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Why I hate cilantro
And many others do too.
Why is cilantro able to awaken such an expressive repulsion in some people? And who is to blame, anyway? Cilantro, or our taste buds?
Cilantro, or coriander (Coriandrum sativum L.), is an aromatic herb that is of great importance in worldwide gastronomy, especially in Latin America and Asia. Having originated in Southern Europe, cilantro was spread to several parts of the world in the satchels of merchants and was adopted in the culinary scenario of several cultures. In Portugal, cilantro is a faithful friend of our cuisine, or it wouldn’t be seasoning dishes like açordas, amêijoas à Bulhão Pato, stewed favas, and many other recipes.
In fact, cilantro is an excellent herb, filled with antibacterial, anticancer and antioxidant properties. It’s actually a good idea to use cilantro in food, it’s a healthy tip.
However, there is a margin of the population that hates cilantro. And we’re not talking about disliking or picky eating regarding this ingredient. We’re talking about total repulsion. And thus, we enter one of the most disputed battles of the culinary world.
I must start by professing my hatred towards cilantro. For some time I tried to assume that it would be a tantrum of mine, that as I’d age I would end up delighted, cutting cilantro into my yogurt sauce. But there was no such epiphany, I still don’t like cilantro. And like me, there are many others.
The characteristic odor of cilantro is due to a series of aldehydes that are present in the plant, such as n-aldehydes and (E)-2-alkenals. The odor is, in fact, the main fracturing point, not so much the flavor.
Between its enemies, it’s common to hear a description of cilantro’s odor as being similar to hairspray, soap, insects or urinated grass. Delicious!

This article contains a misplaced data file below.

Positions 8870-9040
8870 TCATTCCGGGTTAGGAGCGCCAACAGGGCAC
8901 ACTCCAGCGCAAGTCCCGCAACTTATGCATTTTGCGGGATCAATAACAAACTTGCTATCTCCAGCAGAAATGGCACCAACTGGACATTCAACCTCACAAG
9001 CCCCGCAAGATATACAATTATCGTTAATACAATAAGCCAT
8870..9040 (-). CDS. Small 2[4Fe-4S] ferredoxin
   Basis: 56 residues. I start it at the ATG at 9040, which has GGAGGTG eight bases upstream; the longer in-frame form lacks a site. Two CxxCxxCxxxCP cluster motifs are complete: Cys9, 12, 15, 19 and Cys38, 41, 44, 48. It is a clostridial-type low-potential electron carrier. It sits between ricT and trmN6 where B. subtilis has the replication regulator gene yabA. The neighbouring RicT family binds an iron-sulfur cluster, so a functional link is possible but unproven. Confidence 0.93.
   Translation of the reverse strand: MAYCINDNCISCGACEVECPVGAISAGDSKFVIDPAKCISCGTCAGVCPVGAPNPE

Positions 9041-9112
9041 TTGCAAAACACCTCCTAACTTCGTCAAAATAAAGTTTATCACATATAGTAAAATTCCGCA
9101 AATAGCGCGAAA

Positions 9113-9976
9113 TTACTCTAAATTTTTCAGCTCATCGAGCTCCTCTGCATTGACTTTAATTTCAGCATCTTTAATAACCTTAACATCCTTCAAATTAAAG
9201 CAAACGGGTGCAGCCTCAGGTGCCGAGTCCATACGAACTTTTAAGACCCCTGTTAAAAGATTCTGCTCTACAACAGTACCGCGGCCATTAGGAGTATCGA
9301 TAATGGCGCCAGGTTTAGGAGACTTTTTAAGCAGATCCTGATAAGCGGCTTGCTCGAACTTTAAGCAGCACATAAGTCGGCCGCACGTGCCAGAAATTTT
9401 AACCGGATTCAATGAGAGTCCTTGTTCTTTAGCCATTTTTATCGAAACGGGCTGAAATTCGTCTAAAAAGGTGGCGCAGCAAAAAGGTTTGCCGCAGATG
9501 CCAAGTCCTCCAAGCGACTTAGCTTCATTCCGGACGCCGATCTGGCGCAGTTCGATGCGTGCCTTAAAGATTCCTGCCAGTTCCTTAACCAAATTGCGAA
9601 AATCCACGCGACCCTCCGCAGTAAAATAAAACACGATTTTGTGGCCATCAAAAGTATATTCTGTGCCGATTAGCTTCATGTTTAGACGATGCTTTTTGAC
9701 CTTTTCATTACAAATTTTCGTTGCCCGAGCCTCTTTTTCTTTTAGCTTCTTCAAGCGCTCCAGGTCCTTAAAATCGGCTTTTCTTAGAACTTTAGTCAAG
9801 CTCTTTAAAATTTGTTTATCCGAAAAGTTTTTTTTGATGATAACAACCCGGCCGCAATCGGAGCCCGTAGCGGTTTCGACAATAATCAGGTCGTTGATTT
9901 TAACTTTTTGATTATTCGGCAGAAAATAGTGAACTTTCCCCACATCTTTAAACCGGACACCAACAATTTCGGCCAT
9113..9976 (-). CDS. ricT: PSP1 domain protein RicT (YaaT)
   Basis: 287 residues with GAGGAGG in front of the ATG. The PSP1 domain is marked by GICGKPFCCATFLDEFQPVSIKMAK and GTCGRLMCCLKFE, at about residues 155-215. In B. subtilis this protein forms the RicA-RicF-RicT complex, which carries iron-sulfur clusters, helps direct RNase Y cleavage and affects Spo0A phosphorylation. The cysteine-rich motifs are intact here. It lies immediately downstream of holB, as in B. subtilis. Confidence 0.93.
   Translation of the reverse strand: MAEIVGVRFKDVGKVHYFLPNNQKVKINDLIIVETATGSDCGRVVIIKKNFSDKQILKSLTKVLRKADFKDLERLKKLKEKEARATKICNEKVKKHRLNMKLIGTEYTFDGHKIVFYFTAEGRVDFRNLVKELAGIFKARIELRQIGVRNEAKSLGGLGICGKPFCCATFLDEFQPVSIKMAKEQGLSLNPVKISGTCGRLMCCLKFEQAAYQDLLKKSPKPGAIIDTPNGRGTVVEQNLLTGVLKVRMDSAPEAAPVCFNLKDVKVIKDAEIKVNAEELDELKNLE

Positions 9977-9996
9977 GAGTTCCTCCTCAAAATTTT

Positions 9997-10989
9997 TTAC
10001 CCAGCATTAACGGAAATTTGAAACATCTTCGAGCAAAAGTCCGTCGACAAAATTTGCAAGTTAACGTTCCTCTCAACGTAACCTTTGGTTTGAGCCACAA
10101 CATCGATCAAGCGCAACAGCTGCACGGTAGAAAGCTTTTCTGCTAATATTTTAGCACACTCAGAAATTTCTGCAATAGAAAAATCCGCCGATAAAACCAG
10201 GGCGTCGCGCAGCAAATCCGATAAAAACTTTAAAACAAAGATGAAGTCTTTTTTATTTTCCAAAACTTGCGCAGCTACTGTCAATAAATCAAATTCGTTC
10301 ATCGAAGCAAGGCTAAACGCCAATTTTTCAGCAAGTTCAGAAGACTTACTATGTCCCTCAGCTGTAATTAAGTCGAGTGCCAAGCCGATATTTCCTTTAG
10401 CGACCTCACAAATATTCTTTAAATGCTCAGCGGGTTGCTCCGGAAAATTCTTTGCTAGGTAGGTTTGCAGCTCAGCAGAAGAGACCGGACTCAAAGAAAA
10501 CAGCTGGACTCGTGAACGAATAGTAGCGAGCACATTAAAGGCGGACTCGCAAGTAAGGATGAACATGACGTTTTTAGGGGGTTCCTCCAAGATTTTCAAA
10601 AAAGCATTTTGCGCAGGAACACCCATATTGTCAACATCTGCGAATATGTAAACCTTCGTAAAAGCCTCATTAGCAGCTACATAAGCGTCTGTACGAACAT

Once again, science comes around to explain why we are as we are. According to recent studies, it is now known that the hatred towards cilantro is something we inherit from our ancestors. This transmission is not only cultural but also happens at a genetic level.
First of all, there seems to be a strong ethnocultural association to the cilantro love and hate deal. One study concluded that there is a larger probability of not liking cilantro between populations originating from Eat Asia (21%), Caucasians (14%) and Africans (14%), while there is a smaller percentage of rejection amongst populations of Southern Asia (7%), Middle East (3%) and Hispanics (4%) . But this rejection is most probably based on genetic modifications that are associated with these very same populations.
Current propositions pinpoint the hatred towards cilantro in genetic modifications regarding olfactive receptors. The gene OR6A2 (and potentially other neighboring genes) codifies an olfactive receptor that detects that wonderful soap-odored aldehyde that cilantro possesses . Thus, the people that express that (those) gene(s) are lucky enough to sit at the table and feel that their dish was seasoned with Persil (ironically, the word persil is synonymous of parsley, which also gathers many hatreds). Meanwhile, people who do not express these gene(s) detect a fresh, lively and peppery odor, without soap. There are lucky folks in this world.
For those who feel the need to express their hatred towards cilantro, we’ll leave a few support groups that can help you out: http://ihatecilantro.com and https://www.facebook.com/I-HATE-CILANTRO-54754722016/.
Do you like cilantro?
 Mauer, L., & El-Sohemy, A. (2012). Prevalence of cilantro (Coriandrum sativum) disliking among different ethnocultural groups. Flavour, 1(1), 1-5.
 Eriksson, N., Wu, S., Do, C. B., Kiefer, A. K., Tung, J. Y., Mountain, J. L., … & Francke, U. (2012). A genetic variant near olfactory receptor genes influences cilantro preference. Flavour, 1(1), 22. –
Cover photo, 207, by Nom & Malc from Flickr, CC BY-NC-ND 2.0.